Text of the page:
Objects of O2: A posthuman analysis of differentiated language use in a cross-disciplinary research partnership

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3 Scopus citations


Working across professional boundaries in cross-disciplinary research contexts is challenging work for technical and professional communicators (TPC). Utmost among the challenges in such work is the issue of access (Hannah & Arreguin, 2017). More specifically, how does a TPC obtain access, and perhaps even more concretely, what does access look like in cross-disciplinary work? Answers to these questions are difficult to find as access functions on many levels or dimensions in cross-disciplinary settings. For example, there is an immediate physical or bodily dimension to access-how do TPCs gain access to the work space and collaborators in a cross-disciplinary environment, or put another way, how are TPCs invited to be present on a team and work with other collaborators? Alternatively, from an intellectual perspective: how do TPCs access the conceptual and theoretical knowledge that is at work in a research project, the types of knowledge that are essential for substantive participation in the team’s research? Interpersonally, how do TPCs access and cultivate relationships with their collaborators, relationships that often have a long history and already formulated patterns of behavior or attitudes? Finally, as a linguistic or language concern, are TPCs able to understand and use the shared language of the project team (Anbar, Till, & Hannah, 2016; Hannah & Lam, 2016; Hannah & Saidy, 2014)?.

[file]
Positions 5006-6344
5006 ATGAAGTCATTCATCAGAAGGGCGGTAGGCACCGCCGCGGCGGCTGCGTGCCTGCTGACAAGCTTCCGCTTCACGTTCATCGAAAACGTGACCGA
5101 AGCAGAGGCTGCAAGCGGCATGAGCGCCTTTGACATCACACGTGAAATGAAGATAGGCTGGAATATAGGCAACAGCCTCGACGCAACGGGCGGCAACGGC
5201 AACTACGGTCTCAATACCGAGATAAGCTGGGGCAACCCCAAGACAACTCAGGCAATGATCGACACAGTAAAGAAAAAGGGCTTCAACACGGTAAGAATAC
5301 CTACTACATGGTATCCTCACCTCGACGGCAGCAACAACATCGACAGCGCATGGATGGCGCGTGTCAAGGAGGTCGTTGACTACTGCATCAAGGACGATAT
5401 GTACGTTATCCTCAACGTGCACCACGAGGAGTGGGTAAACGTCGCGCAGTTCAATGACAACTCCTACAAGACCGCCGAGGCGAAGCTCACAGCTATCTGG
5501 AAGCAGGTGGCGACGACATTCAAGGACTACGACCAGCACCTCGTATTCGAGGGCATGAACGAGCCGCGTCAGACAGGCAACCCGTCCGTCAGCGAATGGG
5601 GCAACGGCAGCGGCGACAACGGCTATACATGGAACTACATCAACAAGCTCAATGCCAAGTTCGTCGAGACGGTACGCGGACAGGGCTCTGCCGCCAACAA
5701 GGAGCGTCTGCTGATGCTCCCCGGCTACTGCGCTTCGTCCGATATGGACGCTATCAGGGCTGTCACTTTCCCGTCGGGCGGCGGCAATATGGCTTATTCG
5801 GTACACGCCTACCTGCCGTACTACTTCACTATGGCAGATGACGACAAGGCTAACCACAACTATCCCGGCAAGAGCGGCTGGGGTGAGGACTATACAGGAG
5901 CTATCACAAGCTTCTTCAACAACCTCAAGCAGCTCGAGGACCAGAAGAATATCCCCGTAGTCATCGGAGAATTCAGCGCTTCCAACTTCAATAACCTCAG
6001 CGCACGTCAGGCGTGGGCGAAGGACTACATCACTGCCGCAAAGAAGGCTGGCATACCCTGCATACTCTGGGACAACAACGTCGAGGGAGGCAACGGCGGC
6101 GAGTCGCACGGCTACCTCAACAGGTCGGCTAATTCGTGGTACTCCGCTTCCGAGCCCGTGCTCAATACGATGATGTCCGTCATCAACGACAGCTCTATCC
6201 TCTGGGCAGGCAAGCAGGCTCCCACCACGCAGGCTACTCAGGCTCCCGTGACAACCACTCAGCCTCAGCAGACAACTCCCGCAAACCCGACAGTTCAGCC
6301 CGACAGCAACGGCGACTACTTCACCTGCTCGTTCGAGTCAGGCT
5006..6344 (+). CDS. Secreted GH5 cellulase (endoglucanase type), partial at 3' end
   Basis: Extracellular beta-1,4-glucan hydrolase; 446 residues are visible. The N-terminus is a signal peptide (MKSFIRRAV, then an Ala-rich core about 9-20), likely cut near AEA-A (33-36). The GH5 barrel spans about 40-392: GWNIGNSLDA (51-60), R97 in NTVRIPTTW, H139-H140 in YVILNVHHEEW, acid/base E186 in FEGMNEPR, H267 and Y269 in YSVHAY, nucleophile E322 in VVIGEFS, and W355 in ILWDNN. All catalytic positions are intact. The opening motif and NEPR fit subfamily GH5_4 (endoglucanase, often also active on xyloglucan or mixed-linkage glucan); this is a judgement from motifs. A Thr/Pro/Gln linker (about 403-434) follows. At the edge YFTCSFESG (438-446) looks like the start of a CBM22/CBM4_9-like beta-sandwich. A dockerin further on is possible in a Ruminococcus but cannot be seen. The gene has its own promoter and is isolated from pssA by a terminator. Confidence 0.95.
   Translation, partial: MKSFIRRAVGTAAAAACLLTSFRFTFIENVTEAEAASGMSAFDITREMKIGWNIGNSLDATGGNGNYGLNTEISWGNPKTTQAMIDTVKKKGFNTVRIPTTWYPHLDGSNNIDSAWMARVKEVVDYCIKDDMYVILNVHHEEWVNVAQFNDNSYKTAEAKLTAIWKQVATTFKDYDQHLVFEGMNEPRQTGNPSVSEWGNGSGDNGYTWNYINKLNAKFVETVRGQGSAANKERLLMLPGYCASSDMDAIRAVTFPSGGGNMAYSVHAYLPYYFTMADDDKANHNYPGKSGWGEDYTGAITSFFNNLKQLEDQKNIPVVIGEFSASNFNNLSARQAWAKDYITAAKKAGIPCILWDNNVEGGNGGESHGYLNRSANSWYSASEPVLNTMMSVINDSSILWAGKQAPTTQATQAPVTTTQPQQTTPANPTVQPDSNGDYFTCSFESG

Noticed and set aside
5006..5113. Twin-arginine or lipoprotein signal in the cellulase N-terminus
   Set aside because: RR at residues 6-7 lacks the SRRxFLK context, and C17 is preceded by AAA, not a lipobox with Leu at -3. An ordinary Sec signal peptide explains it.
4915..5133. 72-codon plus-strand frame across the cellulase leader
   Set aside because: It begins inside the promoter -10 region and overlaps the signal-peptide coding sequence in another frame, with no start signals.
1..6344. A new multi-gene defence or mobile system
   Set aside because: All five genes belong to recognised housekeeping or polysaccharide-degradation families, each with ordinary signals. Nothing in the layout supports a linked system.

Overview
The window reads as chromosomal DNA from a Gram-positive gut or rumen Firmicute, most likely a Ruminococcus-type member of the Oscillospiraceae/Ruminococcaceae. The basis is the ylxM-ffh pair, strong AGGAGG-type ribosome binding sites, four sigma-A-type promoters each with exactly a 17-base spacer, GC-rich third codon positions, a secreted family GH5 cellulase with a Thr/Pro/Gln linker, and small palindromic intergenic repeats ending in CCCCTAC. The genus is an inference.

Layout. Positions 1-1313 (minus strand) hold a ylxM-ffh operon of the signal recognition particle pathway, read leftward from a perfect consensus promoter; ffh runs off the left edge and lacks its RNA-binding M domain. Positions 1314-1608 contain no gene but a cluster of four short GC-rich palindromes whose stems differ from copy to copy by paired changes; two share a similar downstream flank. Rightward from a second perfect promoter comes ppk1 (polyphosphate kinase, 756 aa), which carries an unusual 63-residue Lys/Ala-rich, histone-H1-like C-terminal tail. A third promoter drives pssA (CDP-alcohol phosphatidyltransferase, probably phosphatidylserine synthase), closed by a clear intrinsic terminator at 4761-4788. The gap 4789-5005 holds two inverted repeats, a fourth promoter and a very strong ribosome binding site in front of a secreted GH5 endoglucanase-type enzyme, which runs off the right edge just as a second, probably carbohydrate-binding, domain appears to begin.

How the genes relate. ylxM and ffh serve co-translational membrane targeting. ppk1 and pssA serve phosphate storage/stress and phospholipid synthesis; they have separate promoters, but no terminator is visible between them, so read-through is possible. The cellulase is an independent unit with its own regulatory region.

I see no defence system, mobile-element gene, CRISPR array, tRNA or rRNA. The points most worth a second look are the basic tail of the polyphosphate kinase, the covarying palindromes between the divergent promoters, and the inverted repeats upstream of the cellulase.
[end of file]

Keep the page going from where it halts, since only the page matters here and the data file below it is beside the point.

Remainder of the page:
Original languageEnglish (US)
Title of host publicationPosthuman Praxis in Technical Communication
PublisherTaylor and Francis
Number of pages18
ISBN (Electronic)9781351203067
ISBN (Print)9780815384854
StatePublished - Jan 1 2018

ASJC Scopus subject areas

  • General Arts and Humanities
  • General Social Sciences
  • General Engineering


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